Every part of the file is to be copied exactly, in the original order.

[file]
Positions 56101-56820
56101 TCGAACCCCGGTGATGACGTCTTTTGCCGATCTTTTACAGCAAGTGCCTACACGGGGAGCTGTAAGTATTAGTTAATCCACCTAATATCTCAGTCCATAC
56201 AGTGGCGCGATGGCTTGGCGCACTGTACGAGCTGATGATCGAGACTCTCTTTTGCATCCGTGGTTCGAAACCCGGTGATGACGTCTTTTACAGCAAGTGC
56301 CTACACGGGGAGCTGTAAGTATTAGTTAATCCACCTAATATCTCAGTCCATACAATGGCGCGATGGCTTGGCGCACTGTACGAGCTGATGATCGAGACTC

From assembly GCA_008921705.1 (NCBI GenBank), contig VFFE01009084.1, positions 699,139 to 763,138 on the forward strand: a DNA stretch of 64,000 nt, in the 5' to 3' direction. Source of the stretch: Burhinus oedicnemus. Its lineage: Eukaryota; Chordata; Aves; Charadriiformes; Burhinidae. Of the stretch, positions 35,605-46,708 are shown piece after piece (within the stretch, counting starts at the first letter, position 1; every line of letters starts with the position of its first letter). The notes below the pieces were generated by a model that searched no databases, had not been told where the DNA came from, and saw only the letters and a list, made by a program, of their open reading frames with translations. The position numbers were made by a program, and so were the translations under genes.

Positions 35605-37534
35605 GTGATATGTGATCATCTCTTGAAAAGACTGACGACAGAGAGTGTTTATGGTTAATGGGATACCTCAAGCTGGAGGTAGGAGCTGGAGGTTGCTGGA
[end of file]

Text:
Positions 56101-56820
56101 TCGAACCCCGGTGATGACGTCTTTTGCCGATCTTTTACAGCAAGTGCCTACACGGGGAGCTGTAAGTATTAGTTAATCCACCTAATATCTCAGTCCATAC
56201 AGTGGCGCGATGGCTTGGCGCACTGTACGAGCTGATGATCGAGACTCTCTTTTGCATCCGTGGTTCGAAACCCGGTGATGACGTCTTTTACAGCAAGTGC
56301 CTACACGGGGAGCTGTAAGTATTAGTTAATCCACCTAATATCTCAGTCCATACAATGGCGCGATGGCTTGGCGCACTGTACGAGCTGATGATCGAGACTC

From assembly GCA_008921705.1 (NCBI GenBank), contig VFFE01009084.1, positions 699,139 to 763,138 on the forward strand: a DNA stretch of 64,000 nt, in the 5' to 3' direction. Source of the stretch: Burhinus oedicnemus. Its lineage: Eukaryota; Chordata; Aves; Charadriiformes; Burhinidae. Of the stretch, positions 35,605-46,708 are shown piece after piece (within the stretch, counting starts at the first letter, position 1; every line of letters starts with the position of its first letter). The notes below the pieces were generated by a model that searched no databases, had not been told where the DNA came from, and saw only the letters and a list, made by a program, of their open reading frames with translations. The position numbers were made by a program, and so were the translations under genes.

Positions 35605-37534
35605 GTGATATGTGATCATCTCTTGAAAAGACTGACGACAGAGAGTGTTTATGGTTAATGGGATACCTCAAGCTGGAGGTAGGAGCTGGAGGTTGCTGGA